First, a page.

You’re right, I am blessed to work with Chris Lehmann and my colleagues at SLA but I didn’t always work here. I have taught in all kind of schools, and one thing that has kept me going is thinking how I can continue to fine-tune my practice so I can be a better teacher to my students. This constant challenge has also helped me to get past the minutia that we all deal with and focus on what’s important and in front of us: our students.

7. You describe the journey toward empowering students. What are typically the biggest barriers that keep teachers from empowering students?

I think teachers may get stuck thinking about checking off every little standard that they may have to meet and miss out on the big picture that our real job is actually help our students become independent, self-directed learners. We have to help them find their passion and empower them to find the thing(s) they want to get totally nerdy about. Failure to do this may create a sense that you’re just playing school and not really empowering your kids.

This was part of a blog tour for Thrive, by Meenoo Rami. 
Check out the links below to see what others have written.

Jen Vincent at Teach Mentor Texts
Franki Sibberson and Mary Lee Hahn at A Year of Reading
Alyson Beecher at Kid Lit Frenzy
Kira Baker Doyle at Kira J Baker-Doyle, Ph.D.
Sarah Mulhern Gross at The Reading Zone
Christina Cantrill at Digital Is (National Writing Project)
Kate Roberts and Maggie B. Roberts at Indent
Beth Shaum Use Your Outside Voice
Linda Baie at Teacher Dance
Troy Hicks at Hickstro
Joy Kirr at Genius Hour
Tara Smith at The Teaching Life
Antero Garcia at The American Crawl
John Spencer at Education Rethink
Kellee Moye and Ricki Ginsberg at Unleashing Readers

Quit Bashing Theory

Teachers want practical ideas. I've seen how a list of specific, explicit ideas gets higher post views. I've noticed that when I do a training, the best received ones involved teachers learning and practicing something that they can immediately transfer into a classroom.  I've been around teachers in a meeting who said, "At the university, all I learned was a bunch of theory that you forget later."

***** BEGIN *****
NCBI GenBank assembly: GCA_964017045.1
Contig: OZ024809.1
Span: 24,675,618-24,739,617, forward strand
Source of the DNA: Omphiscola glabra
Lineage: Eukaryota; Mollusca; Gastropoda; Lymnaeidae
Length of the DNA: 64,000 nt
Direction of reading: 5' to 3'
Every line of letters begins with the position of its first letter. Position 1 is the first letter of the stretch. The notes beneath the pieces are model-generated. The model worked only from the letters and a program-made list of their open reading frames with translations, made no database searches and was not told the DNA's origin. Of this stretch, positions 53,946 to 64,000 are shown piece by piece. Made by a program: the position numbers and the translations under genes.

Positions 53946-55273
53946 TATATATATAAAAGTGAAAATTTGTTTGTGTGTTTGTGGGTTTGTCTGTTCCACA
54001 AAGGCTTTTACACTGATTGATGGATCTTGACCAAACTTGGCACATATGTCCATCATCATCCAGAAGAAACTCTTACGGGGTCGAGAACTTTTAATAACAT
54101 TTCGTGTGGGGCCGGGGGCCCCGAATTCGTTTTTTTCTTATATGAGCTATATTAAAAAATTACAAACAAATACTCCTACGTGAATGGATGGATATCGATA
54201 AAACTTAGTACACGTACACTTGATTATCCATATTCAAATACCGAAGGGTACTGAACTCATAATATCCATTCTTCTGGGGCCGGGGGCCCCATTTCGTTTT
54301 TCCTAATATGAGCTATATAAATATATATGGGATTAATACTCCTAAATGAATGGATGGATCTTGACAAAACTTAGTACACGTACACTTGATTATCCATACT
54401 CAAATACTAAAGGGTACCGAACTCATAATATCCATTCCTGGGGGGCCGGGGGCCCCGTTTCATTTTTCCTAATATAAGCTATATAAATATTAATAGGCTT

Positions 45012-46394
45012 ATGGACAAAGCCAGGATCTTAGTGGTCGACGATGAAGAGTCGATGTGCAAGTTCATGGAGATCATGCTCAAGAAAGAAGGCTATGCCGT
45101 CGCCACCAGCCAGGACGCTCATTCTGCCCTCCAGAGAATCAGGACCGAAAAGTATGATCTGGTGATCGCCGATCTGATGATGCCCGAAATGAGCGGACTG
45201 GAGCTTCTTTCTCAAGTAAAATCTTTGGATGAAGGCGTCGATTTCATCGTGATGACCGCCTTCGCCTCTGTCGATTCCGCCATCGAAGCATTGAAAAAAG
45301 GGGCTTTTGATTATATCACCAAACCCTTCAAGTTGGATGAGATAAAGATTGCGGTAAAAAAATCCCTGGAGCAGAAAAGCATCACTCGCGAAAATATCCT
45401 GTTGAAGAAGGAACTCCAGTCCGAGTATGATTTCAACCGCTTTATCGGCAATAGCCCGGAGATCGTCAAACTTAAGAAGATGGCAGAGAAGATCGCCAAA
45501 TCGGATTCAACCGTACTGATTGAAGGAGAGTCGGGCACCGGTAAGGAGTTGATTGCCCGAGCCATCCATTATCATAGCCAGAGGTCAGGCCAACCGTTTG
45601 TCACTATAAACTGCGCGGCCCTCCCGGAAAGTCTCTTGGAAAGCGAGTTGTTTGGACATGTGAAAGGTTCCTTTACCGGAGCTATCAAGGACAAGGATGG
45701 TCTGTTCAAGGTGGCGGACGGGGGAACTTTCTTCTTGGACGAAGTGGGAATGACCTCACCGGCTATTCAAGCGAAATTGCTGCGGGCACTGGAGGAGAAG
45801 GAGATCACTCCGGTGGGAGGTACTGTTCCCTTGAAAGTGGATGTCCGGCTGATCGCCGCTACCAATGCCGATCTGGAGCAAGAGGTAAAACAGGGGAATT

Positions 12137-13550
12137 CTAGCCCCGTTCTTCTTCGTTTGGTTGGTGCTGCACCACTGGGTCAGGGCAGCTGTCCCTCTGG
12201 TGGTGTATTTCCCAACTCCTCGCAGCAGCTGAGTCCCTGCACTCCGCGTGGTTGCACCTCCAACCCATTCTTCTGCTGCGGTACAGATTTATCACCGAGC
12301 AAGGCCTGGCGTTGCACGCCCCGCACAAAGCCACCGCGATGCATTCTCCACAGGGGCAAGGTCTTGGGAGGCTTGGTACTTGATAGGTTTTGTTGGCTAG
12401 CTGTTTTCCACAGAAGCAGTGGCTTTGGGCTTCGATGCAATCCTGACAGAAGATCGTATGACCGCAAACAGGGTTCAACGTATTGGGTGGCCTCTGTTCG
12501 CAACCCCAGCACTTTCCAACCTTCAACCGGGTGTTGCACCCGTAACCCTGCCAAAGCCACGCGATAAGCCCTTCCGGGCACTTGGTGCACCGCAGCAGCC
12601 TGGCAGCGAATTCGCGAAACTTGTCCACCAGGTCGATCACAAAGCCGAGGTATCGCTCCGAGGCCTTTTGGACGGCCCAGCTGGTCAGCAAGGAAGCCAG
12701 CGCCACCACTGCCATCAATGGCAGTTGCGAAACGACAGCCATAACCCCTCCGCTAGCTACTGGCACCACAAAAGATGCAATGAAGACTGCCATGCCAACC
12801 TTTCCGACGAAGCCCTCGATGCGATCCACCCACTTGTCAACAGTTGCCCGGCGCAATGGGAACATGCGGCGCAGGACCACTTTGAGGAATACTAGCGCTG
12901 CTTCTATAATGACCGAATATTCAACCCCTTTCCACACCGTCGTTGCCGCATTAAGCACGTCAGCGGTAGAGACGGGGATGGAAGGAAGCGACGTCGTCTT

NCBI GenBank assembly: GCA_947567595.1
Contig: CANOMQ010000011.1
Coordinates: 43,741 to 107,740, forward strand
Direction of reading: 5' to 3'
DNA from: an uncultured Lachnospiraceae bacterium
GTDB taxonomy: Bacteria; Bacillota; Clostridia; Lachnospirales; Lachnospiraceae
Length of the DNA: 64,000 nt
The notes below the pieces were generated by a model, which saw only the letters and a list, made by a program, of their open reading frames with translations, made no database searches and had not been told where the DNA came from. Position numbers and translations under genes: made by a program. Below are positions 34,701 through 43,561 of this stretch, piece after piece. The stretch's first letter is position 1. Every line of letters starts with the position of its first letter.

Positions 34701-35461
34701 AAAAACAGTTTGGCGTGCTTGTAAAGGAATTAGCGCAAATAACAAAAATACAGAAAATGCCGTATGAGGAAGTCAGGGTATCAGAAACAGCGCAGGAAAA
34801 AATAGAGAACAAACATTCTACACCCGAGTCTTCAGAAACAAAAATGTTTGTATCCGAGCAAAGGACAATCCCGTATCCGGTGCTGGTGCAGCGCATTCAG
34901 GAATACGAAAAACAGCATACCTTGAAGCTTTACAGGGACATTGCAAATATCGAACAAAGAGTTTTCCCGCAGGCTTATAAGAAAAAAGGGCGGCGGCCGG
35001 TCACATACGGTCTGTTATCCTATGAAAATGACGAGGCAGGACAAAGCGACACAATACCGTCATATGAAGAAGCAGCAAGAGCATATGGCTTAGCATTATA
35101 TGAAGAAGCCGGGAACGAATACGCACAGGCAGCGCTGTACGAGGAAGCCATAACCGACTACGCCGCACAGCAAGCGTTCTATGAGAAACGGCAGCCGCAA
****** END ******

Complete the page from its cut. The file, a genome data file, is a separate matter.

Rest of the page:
Teachers often bust on technical language and refer to it as jargon. Often, they cringe at being handed a journal article to analyze as a group. There's a certain amount of pride that goes into the notion that theory doesn't matter.

However, theory is the concept of both how and why something works. It's why we should be able to test a bogus claim in a cleverly packaged presentation. It's why we should be skeptical about when how or even why we should use a new practical strategy that we learn.

I don't want an engineer saying, "Screw the theory, just hand me something practical." I don't want a doctor saying, "Forget about why we do this, just tell me where to cut and I'll do it."

I realize that we are not doctors and engineers. We might be more like artists. But even then, artists think about theory. Notions of perspective and balance, approaches and philosophies that inform a movement -- all of these things shape how an artist works.

If we want to be seen as professionals and respected for our collective intellectual capacity, we need to quit bashing theory. In fact, we should know theory inside and out and perhaps even contributing to the research that is out there. We are already the contextual experts. Why aren't we also the theoretical experts on pedagogy?

I get it. Theory has to lead to practical application. However, the practical application is contextual. It's often something we can and should figure out on our own when we have a solid concept of theory. It's okay to learn a practical strategy, but when we do so, we should analyze all things "practical" through a sharp, critical lens of theory.

Easter Eggs and Jesus

Note: I rarely write about faith for a few reasons.  First, it often comes across as either arrogant or trite, given the limitations of this medium.  Second, I know it has the potential to alienate readers, given the broad spectrum of who reads this blog.  Finally, I believe faith is best discussed over a pint. I wrote this three years ago  and I'm re-posting it now.

Joel places the egg in carefully, watching the dye slowly stain it.   Once it turns an emerald green, he places it in the blue dye, halfway up and then the yellow dye.  His expression is serious, but the moment is all joy.  Joel examines the egg carefully, nods his head and counts how many he has left.  When it's finished, he cracks a smile and moves methodically to the next curvaceous canvas.